A Computational Model of Worker Protest
This paper presents an agent-based model of worker protest. Workers have varying degrees of grievance depending on the difference between their wage and the average of their neighbors. They protest with probabilities proportional to grievance, but are inhibited by the risk of being arrested â€“ which is determined by the ratio of coercive agents to probable rebels in the local area. We explore the effect of similarity perception on the dynamics of collective behavior. If workers are surrounded by more in-group members, they are more risk-taking; if surrounded by more out-group members, more risk-averse. Individual interest and group membership jointly affect patterns of workers protest: rhythm, frequency, strength, and duration of protest outbreaks. Results indicate that when wages are more unequally distributed, the previous outburst tends to suppress the next one, protests occur more frequently, and they become more intensive and persistent. Group identification does not seriously influence the frequency of local uprisings. Both their strength and duration, however, are negatively affected by the ingroup-outgroup assessment. The overall findings are valid when workers distinguish 'us' from 'them' through simple binary categorization, as well as when they perceive degrees of similarity and difference from their neighbors.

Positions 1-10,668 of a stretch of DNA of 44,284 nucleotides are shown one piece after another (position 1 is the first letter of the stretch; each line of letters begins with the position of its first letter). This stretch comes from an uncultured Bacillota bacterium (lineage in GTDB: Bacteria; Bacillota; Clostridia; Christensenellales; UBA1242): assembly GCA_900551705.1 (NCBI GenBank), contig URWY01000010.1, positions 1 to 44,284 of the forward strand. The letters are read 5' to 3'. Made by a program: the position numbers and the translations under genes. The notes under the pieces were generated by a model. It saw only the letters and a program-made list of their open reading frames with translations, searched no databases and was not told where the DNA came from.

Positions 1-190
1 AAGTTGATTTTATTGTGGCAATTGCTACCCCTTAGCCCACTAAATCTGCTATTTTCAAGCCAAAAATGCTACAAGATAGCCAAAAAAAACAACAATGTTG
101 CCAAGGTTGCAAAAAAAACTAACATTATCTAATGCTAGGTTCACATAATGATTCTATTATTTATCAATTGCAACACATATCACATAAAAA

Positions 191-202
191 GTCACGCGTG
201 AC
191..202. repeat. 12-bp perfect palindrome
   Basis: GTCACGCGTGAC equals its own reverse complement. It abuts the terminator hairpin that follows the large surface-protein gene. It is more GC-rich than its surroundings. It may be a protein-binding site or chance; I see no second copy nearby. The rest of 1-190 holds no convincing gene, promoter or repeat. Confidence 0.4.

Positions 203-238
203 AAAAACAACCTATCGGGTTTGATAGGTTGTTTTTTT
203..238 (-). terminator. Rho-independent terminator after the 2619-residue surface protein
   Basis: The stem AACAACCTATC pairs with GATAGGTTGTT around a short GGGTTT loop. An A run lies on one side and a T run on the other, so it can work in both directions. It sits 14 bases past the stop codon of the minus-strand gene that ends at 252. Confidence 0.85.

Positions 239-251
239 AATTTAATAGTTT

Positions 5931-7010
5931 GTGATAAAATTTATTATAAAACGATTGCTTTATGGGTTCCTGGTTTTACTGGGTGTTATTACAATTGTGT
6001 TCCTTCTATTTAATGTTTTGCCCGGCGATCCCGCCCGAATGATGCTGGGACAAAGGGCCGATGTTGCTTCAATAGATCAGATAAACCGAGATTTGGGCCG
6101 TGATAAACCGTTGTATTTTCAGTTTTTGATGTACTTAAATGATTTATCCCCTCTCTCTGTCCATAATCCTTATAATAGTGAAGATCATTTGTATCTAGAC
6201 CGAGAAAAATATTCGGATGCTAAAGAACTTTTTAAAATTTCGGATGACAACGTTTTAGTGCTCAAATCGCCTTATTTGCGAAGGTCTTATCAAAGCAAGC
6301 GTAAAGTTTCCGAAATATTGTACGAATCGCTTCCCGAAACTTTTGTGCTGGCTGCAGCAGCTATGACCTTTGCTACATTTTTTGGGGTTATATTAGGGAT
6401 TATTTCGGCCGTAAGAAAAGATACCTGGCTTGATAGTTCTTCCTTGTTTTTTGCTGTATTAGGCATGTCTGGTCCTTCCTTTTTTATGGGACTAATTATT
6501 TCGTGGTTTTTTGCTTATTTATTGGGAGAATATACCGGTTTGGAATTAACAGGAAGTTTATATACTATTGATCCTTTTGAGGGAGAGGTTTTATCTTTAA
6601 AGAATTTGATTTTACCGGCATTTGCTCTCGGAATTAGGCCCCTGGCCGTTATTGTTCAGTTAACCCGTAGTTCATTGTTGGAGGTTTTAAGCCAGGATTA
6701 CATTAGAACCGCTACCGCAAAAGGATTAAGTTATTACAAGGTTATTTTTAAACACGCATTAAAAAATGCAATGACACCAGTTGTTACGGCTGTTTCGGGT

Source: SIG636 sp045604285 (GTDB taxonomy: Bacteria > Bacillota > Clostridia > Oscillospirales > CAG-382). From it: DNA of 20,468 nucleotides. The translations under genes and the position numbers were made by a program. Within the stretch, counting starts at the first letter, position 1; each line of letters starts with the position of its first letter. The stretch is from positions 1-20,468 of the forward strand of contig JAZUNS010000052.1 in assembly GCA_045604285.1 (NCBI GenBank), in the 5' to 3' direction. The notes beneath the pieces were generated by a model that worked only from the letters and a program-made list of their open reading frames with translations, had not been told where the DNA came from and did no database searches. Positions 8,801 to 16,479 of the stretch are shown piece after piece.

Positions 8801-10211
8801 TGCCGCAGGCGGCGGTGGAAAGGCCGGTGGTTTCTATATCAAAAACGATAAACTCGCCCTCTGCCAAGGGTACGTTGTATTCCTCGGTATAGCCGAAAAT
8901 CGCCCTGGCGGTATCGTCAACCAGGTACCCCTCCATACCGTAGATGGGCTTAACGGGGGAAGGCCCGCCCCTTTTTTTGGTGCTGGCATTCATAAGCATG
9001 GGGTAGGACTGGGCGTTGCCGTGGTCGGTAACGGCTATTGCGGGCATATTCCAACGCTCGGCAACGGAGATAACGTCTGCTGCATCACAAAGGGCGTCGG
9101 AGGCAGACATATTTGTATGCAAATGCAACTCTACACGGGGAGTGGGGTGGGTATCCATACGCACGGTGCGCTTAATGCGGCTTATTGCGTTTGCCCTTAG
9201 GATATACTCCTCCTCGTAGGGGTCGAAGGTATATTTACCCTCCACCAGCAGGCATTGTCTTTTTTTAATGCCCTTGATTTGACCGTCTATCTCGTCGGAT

Volume (Year): 14 (2011)
Issue (Month): 3 ()
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- Schelling, Thomas C, 1969. "Models of Segregation," American Economic Review, American Economic Association, vol. 59(2), pages 488-493, May. Full references (including those not matched with items on IDEAS)
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